The U.S.-India nuke deal rumbles along
JIM WATSON/AFP Two weeks ago, India and the United States began negotiating the details of an unprecedented bilateral nuclear cooperation agreement—the first such deal with a country that has never signed the nuclear Nonproliferation Treaty (NPT). These negotiations build on almost two years of preparations following a 2005 Joint Statement pledging greater cooperation between the ...
Two weeks ago, India and the United States began negotiating the details of an unprecedented bilateral nuclear cooperation agreement—the first such deal with a country that has never signed the nuclear Nonproliferation Treaty (NPT).
These negotiations build on almost two years of preparations following a 2005 Joint Statement pledging greater cooperation between the two countries on non-military nuclear activities. But recent revelations that Indian nationals violated U.S. law by exporting sensitive technology to Indian government agencies have complicated matters. The technologies involved were not directly nuclear-related, but the incident has nonetheless raised new doubts about the future of the U.S.-Indian nuclear deal.
In fact, doubts have dogged the agreement all along. In the United States, concerns have arisen about the deal’s implications for the NPT, which defines India as a non-nuclear state, as well as about the baseline assumptions that led the Bush administration to pursue it. And in India, the deal’s limitations have provoked resentment about abrogations of Indian sovereignty and national pride.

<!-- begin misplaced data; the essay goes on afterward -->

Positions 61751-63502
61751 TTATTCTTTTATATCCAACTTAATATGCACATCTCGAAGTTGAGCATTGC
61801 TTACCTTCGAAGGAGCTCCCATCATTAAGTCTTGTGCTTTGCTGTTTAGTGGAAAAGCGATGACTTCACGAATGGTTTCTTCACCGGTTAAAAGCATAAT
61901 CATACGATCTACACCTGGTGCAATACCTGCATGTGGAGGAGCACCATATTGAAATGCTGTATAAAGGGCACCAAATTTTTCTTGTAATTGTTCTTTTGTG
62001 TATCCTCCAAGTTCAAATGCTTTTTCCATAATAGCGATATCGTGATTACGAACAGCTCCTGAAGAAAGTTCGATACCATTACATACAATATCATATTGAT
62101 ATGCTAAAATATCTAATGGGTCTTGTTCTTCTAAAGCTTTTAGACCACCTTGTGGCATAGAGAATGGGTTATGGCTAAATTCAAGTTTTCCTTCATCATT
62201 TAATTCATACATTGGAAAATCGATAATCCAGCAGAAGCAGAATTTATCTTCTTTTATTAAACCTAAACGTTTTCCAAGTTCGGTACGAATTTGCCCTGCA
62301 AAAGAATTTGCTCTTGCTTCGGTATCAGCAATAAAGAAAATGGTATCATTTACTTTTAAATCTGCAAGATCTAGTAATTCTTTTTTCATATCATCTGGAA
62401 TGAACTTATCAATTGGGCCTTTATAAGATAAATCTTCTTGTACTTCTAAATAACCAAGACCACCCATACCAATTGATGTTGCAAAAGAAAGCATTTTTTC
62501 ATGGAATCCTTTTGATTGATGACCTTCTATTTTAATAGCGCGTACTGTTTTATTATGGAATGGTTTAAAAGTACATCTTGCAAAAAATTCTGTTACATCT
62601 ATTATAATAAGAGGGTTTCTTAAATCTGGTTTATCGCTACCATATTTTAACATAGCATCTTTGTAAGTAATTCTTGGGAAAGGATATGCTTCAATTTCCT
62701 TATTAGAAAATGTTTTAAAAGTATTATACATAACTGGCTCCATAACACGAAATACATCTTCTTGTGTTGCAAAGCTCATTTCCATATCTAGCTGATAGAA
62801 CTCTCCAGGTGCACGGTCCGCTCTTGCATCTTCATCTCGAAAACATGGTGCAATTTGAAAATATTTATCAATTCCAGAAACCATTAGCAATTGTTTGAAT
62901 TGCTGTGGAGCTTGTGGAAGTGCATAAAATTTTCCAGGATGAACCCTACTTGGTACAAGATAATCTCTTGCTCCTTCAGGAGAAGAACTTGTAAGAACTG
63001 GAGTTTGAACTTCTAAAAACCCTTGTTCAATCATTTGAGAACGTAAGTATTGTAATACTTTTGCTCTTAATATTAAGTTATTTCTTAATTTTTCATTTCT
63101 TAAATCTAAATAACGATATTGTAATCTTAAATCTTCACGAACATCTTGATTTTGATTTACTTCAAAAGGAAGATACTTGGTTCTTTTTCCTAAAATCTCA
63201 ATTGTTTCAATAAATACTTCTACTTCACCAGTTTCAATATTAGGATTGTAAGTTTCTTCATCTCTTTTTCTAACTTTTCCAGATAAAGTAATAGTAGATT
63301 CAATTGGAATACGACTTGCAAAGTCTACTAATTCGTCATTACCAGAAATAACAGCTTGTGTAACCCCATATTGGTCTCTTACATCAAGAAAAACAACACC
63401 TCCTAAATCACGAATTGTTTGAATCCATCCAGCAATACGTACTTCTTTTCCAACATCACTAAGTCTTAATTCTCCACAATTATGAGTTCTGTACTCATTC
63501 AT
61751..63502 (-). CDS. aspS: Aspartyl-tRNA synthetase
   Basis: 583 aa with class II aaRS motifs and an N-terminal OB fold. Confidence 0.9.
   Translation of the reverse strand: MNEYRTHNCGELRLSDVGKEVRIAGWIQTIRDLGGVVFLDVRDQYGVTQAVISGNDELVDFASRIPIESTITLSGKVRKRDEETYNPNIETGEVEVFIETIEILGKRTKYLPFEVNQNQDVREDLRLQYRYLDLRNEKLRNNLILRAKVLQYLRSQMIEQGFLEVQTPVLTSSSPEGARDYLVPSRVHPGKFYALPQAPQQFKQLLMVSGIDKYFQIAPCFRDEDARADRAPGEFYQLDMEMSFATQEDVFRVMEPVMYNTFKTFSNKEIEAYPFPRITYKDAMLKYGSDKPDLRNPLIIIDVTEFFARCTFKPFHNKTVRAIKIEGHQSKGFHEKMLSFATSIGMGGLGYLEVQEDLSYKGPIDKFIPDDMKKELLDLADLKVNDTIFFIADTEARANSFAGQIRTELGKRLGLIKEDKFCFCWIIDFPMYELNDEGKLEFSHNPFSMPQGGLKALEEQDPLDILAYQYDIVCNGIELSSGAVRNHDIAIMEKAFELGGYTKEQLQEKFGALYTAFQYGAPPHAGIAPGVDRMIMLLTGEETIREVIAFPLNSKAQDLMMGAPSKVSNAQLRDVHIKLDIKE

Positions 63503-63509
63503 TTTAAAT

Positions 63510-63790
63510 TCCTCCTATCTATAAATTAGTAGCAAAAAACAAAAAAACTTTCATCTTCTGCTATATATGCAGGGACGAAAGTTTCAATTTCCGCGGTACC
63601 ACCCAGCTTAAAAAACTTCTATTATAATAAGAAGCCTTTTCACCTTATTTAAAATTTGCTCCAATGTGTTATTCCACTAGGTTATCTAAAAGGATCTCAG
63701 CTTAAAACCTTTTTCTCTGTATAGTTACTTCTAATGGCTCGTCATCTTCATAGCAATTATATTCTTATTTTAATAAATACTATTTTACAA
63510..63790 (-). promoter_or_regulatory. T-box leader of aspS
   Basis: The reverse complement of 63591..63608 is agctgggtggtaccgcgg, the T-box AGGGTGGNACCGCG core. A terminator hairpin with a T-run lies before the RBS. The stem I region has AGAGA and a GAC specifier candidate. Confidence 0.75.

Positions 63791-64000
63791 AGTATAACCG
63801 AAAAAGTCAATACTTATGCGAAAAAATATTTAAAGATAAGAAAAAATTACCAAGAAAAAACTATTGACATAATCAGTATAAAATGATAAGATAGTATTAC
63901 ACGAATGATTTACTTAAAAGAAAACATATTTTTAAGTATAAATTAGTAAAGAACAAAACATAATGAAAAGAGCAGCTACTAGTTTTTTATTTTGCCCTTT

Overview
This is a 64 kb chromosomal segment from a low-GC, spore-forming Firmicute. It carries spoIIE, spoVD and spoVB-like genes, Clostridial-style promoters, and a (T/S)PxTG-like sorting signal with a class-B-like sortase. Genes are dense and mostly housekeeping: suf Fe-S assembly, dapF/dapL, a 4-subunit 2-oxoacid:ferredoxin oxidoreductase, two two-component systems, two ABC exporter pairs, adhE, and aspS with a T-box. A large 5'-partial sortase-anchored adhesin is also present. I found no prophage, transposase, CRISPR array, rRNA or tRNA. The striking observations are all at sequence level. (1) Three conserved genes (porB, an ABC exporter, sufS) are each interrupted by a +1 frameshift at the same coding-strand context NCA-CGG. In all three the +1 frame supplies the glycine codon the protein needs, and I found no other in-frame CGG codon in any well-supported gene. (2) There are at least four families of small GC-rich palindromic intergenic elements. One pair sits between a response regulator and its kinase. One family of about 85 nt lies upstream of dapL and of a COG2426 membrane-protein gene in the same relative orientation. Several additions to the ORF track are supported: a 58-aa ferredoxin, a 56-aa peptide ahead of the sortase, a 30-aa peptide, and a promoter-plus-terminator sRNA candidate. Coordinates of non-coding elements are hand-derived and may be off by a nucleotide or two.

The deal also requires a complicated patchwork of legal changes and negotiated agreements before it can come into force. India’s negotiations with the International Atomic Energy Agency over a safeguards agreement have started but appear to be stalled, for various reasons. Another major obstacle the United States and India must overcome is convincing the Nuclear Suppliers Group, an informal association of countries that produce nuclear fuel and set technology export guidelines, to acquiesce to the changes. Several NSG member states have indicated they support the deal, but others are hesitant.
While there are many hurdles to overcome before the deal can be implemented, and Indian and U.S. officials both blame each other for the current impasse, both sides also appear to want the deal badly. India lacks large reserves of natural uranium, but is optimistic enough about the deal’s prospects to plan a nearly 10-fold expansion in its use of nuclear power in the next 20 years. The United States views the deal as a way to deepen a strategic partnership with India, presumably to hedge against a rising China. Look for this deal to mutate, but move forward, in the coming months.
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